Omicron dashes China’s hopes of Olympics boosting its economy | Business and Economy


China’s Winter Olympics may be more of a drag on Beijing’s regional economy than a boost, as virus flare-ups and pollution curbs weigh on consumer and industrial activity.

A ban on public spectators means there won’t be the usual bump up in tourism and consumption that a city hopes to gain from hosting the international games. Tighter controls to contain the outbreaks of two virus variants are keeping holidaymakers away. And restrictions on polluting industries to ensure there are clear skies over the capital during the games means steel plants are curbing output.

“The Winter Olympics will affect industrial production and infrastructure construction in the first quarter,” said Lu Ting, chief China economist at Nomura Holdings Inc. “It won’t boost consumption either because of virus outbreaks.”

Beijing is battling a growing cluster of coronavirus infections, which rose to 96 cases since mid-January. It’s the last thing authorities want in the face of a world event, especially with its resolution to maintain a Covid Zero strategy.

The outbreak prompted authorities to decide not to sell Olympics tickets to the general public but only allow certain invited spectators to watch the game. Athletes and staff, on the other hand, will be moving within a vast bubble of transportation, accommodation and venues.

The games, which are jointly held in Beijing and the adjacent city of Zhangjiakou in Hebei province, will run from Feb. 4 to 20. The Winter Paralympics will follow from March 3 to 13.

To contain the recent flare-up, the city has put in place more stringent virus control measures, such as requiring residents who buy anti-fever medicine to get Covid tests and increasing the testing of inbound travelers.

Eric Zhu, a China economist at Bloomberg Economics, said Beijing is likely to keep restrictions largely in place through the first quarter, given the Winter Paralympics and the annual national legislative sessions scheduled in March. That will continue to dent the already-struggling tourism and service sectors, he wrote in a report.

In addition, cities around Beijing have curbed the output of industries like steel, in order to improve air quality in the capital. That’s after the Ministry of Ecology and Environment expanded the annual winter campaign to improve air quality to over 60 cities this year from the 28 cities previously.

‘Mild disruptions to industrial production’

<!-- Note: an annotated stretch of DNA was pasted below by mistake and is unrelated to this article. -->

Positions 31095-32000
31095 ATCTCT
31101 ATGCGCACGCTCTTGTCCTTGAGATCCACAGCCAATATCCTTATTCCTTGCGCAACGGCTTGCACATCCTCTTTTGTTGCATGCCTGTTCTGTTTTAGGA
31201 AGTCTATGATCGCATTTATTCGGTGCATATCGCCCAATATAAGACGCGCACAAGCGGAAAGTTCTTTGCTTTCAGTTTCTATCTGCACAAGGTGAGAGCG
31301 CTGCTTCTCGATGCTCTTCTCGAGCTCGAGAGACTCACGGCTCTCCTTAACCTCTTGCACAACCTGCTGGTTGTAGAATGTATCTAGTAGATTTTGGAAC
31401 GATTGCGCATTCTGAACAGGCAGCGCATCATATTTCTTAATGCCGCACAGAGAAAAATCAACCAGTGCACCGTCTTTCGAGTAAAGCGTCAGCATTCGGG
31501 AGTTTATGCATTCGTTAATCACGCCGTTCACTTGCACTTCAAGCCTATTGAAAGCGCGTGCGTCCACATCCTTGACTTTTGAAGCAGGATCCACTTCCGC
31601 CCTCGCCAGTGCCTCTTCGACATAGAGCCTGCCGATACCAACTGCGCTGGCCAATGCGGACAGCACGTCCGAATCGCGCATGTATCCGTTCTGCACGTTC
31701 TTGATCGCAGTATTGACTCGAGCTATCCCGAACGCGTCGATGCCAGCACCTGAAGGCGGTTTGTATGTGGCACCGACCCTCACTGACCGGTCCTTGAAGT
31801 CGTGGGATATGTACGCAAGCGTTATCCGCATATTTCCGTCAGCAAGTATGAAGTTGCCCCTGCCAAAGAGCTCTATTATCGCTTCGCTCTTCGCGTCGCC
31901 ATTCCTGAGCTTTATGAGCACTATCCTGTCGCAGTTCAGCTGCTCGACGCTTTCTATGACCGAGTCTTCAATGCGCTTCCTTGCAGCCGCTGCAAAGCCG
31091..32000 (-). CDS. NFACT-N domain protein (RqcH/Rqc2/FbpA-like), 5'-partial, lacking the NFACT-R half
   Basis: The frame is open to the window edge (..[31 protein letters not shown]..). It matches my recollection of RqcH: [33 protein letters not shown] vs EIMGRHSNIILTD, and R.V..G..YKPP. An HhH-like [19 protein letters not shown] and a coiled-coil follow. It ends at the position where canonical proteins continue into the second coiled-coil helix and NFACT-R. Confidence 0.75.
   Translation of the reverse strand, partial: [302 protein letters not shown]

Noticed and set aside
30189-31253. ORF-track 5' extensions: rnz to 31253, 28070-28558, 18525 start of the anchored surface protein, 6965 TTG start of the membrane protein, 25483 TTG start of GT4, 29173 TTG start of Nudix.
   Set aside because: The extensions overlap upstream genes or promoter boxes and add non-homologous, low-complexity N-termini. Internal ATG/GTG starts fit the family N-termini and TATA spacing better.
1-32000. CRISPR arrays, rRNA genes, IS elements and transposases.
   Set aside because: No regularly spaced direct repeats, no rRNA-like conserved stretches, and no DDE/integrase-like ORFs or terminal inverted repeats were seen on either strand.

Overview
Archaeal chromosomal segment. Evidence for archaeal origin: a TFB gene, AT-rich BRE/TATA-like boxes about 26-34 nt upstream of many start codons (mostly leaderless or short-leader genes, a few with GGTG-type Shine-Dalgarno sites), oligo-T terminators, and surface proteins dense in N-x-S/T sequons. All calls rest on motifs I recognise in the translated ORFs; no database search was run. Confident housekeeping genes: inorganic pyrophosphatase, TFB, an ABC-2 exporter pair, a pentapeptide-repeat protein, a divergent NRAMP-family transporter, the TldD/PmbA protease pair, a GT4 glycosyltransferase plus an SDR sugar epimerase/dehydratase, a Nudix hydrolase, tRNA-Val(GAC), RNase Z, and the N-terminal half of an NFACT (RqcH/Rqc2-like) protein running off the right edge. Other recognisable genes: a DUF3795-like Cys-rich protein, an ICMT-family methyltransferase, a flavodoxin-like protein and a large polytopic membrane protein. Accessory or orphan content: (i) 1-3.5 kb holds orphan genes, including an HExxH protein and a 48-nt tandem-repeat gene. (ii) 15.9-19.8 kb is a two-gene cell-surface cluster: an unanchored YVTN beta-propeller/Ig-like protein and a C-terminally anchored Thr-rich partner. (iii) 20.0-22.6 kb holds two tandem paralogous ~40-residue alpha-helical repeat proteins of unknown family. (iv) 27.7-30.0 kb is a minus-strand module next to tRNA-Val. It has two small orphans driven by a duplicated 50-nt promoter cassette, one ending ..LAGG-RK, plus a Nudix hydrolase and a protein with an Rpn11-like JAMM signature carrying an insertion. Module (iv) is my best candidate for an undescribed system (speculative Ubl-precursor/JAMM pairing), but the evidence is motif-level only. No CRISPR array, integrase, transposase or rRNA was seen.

Each of these cities, spanning from the eastern province of Shandong to the central province of Shanxi, have targets to meet in terms of the level of PM2.5 particles in the air and the number of clear air days.

“I expect some mild disruptions to industrial production from factory closures ahead of Winter Olympics, but the overall impact to growth may be temporary and limited,” said Liu Peiqian, China economist at NatWest Group Plc.

The positive effects of the games may only be evident over the longer term. It could help China achieve its ambitious target of making sports into a 5 trillion yuan ($786 billion) industry by 2025, a 70% increase from 2019 levels. Authorities say they’ve already more than met their target of involving 300 million Chinese in skiing, hockey and other cold-weather pastimes.

“Similar to Tokyo’s Summer Games, the timing of global sport events are less than ideal due to the pandemic,” said Raymond Yeung, chief economist for Greater China at Australia & New Zealand Banking Group Ltd. “However, such an event is seen to spark a ‘white economy’ meaning that more people will be interested in winter sports domestically. That’s the long term benefit to the economy.”

China had estimated in 2014 the Winter Olympics and the Paralympics would cost $1.56 billion in operational spending, according to a report from the International Olympic Committee. The city budgeted for capital investment of $1.51 billion, with 65% funded by the private sector and 35% by various levels of government.

The investment was expected to bring long-term benefits to the region. Ticketing revenue was estimated at the time to reach $118 million, which is unlikely to be recovered now.

The economic drag of the games will likely be temporary and probably won’t result in any significant impact on China’s first-half growth, Nomura’s Lu said.

“Unfortunately it won’t drive consumption demand this time because of the pandemic,” he said. “Overall, there is some short-term impact, but don’t exaggerate the impact on the first half and full year.”





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